A Vine For Every Space: How to Grow Our Favorite Creepers

Posted on Apr 7, 2015 in Garden, Nursery | No Comments

The cool, moist and temperate weather makes spring an ideal time for planting. There are few better ways to quickly add height, color and texture to the garden than with vines. We love vines because of their versatility; train and prune them, and they’ll grow pretty much anywhere and in any shape your space requires.

Our favorite vines are prolific growers, each with a unique “payoff” like a burst of fragrant flowers or a lush carpet of shiny foliage. Here are five vines we love and how to grow them.

How To Grow Vines: Star Jasmine

Star Jasmine starts with lush green foliage before flowering.

How to Grow Vines

Silver Bells Chocolate Vine

Akebia quinata ‘Silver bells’

  • Why we love it: Beautiful clusters of light green leaves, prolific grower, climbs up just about anything – no training necessary!
  • The details: Hardy to zone 5a. Grows 10’ wide, 6-8’ tall. Water deeply 1x weekly during the growing season. Semi-evergreen. Full sun to partial shade.
  • Where to plant: This vine looks lovely growing along a south or east-facing fence line, or over a front yard arbor.
  • The payoff: Lovely hanging bunches of prolific, fragrant flowers in early-mid spring.
Star jasmine

Trachelospermum jasminoides

  • Why we love it: Lush, shiny and dark foliage form a dense carpet of green all year round, and then explode into a constellation of white, longlasting star-shaped flowers in late spring.
  • The details: Hardy to zone 8a. Grows to 18-20’. Full to part sun.
  • Where to plant: This vine doesn’t mess around – let it be the star of the show as a sun-screen on your south-facing porch, or let it sprawl over the front fence — just be sure to put it somewhere you can enjoy the fragrance.
  • The payoff: The flowers! You’ll smell them before you see them. Simple, beautiful, fragrant, lovely.
How To Grow Vines: Vining Hydrangea 'Moonlight'

Vining hydrangea has silvery green foliage edged in pink.

Moonlight Hydrangea Vine

Schizophragma hydrangeoides ‘Moonlight’

  • Why we love it: A gorgeous, specimen plant on the rare side with pink stems and new growth, and lush silvery ovate leaves.
  • The details: Hardy to zone 6. Slow grower to 10-15’. Deciduous. Part sun to part shade – tolerates full shade.
  • Where to plant: Perfect for a shaded trellis or arbor, or even up a tree in the woodland garden.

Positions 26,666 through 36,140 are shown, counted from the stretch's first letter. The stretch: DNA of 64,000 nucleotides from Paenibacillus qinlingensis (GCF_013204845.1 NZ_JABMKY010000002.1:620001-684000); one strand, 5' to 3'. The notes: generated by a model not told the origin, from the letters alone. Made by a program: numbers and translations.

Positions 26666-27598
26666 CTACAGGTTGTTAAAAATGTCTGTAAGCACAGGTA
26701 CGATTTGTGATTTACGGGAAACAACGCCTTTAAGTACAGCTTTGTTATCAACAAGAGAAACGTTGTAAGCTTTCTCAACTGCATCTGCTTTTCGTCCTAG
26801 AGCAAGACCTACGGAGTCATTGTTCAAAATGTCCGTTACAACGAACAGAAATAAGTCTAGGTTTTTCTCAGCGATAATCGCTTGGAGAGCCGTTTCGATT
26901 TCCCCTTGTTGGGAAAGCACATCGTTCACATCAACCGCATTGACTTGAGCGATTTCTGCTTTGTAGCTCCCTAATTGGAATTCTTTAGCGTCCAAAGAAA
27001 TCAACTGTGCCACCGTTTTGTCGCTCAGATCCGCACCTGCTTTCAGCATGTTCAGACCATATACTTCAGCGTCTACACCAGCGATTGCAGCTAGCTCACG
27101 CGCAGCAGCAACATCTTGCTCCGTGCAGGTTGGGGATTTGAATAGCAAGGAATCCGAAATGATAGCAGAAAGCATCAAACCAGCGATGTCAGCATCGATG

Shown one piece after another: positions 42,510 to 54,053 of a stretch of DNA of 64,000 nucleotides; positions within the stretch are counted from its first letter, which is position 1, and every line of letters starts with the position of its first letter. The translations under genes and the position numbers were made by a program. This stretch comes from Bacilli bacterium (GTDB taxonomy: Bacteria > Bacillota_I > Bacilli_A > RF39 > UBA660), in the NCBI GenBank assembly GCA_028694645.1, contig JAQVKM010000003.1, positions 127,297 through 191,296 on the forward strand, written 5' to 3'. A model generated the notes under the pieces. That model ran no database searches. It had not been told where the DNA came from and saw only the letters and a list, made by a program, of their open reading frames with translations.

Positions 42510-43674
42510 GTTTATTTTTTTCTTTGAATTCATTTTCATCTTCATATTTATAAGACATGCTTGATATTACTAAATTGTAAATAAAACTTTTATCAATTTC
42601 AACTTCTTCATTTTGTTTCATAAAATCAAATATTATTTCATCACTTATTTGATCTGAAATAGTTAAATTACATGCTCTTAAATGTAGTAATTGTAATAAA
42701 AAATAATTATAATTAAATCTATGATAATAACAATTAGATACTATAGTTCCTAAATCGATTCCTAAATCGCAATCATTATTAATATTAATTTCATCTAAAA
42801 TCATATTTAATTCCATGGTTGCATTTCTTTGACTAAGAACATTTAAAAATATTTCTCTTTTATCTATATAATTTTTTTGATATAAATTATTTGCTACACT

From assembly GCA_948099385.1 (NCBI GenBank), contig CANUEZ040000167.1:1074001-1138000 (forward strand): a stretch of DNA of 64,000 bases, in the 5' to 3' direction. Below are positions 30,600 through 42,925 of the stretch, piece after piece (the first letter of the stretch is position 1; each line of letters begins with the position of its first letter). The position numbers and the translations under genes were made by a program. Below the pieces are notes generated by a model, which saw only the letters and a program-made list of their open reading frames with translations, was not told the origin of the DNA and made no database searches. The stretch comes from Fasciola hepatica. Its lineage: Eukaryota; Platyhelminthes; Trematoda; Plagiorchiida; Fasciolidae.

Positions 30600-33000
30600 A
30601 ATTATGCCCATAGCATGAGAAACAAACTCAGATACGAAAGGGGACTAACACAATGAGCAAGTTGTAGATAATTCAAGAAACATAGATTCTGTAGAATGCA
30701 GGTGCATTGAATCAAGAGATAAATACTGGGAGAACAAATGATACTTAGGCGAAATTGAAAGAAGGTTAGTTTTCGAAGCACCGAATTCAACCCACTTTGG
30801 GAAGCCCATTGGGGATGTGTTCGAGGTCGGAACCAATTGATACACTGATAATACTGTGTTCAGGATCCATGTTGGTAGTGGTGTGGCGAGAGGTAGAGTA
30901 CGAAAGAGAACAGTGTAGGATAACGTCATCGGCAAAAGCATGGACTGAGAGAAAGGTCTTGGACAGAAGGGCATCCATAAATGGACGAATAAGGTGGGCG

• The payoff: If you have patience, this plant will put on a beautiful show fragrant white hydrangea-like flower clusters 5 or 6 years after planting. Trust us – it’s worth the wait!
Blue Crown Passionflower

Passiflora caerulea

  • Why we love it: Star-shaped dark green foliage looks lush and tropical in all seasons. Prolific grower with lots of personality.
  • The details: Hardy to zone 7. Grows quickly – up to 30’ in a season. Requires trellis or arbor for best shape. Evergreen in mild winters, perennial in the case of hard frost. Full sun.
  • Where to plant: Over the arbor in your south-facing front yard, or up a trellis as a sun-shade in front of your west-facing porch.
  • The payoff: This vine is appropriately named- the flowers are a sight to behold! Gorgeous dark purple, green blue and creamy white large (4” across) flowers cover the plant in summer.
Purple Apple-berry

Billardiera longiflora

  • Why we love it: Looks beautiful in all seasons with it’s dense, evergreen leaves, spring flowers, and fall berries.
  • The details: Hardy to zone 7. Slow growing to 10’. Evergreen. Full sun to part shade.
  • Where to plant: Up a trellis in a quiet, bright, meditative corner of the garden.
  • The payoff: Its summer cream-colored flowers are heavily scented, but the real payoff comes in autumn, when the vine is laden with showy, blue-purple berries.

What are your favorite vines? Share with us in the comments!

How To Grow Vines

We have lots of gorgeous vines in the nursery.

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